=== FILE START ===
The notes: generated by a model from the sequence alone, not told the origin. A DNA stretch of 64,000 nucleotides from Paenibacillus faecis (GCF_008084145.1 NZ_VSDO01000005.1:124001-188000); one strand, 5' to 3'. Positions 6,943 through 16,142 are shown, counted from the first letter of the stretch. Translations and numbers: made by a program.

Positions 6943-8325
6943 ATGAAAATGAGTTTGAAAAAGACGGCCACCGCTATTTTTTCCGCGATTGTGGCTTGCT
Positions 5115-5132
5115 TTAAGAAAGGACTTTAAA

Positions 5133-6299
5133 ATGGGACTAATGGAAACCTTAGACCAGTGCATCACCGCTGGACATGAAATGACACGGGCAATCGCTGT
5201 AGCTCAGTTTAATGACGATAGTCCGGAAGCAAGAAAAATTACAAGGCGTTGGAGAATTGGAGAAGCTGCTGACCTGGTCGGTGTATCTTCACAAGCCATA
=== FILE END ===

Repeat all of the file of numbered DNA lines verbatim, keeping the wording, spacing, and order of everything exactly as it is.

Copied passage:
The notes: generated by a model from the sequence alone, not told the origin. A DNA stretch of 64,000 nucleotides from Paenibacillus faecis (GCF_008084145.1 NZ_VSDO01000005.1:124001-188000); one strand, 5' to 3'. Positions 6,943 through 16,142 are shown, counted from the first letter of the stretch. Translations and numbers: made by a program.

Positions 6943-8325
6943 ATGAAAATGAGTTTGAAAAAGACGGCCACCGCTATTTTTTCCGCGATTGTGGCTTGCT
Positions 5115-5132
5115 TTAAGAAAGGACTTTAAA

Positions 5133-6299
5133 ATGGGACTAATGGAAACCTTAGACCAGTGCATCACCGCTGGACATGAAATGACACGGGCAATCGCTGT
5201 AGCTCAGTTTAATGACGATAGTCCGGAAGCAAGAAAAATTACAAGGCGTTGGAGAATTGGAGAAGCTGCTGACCTGGTCGGTGTATCTTCACAAGCCATA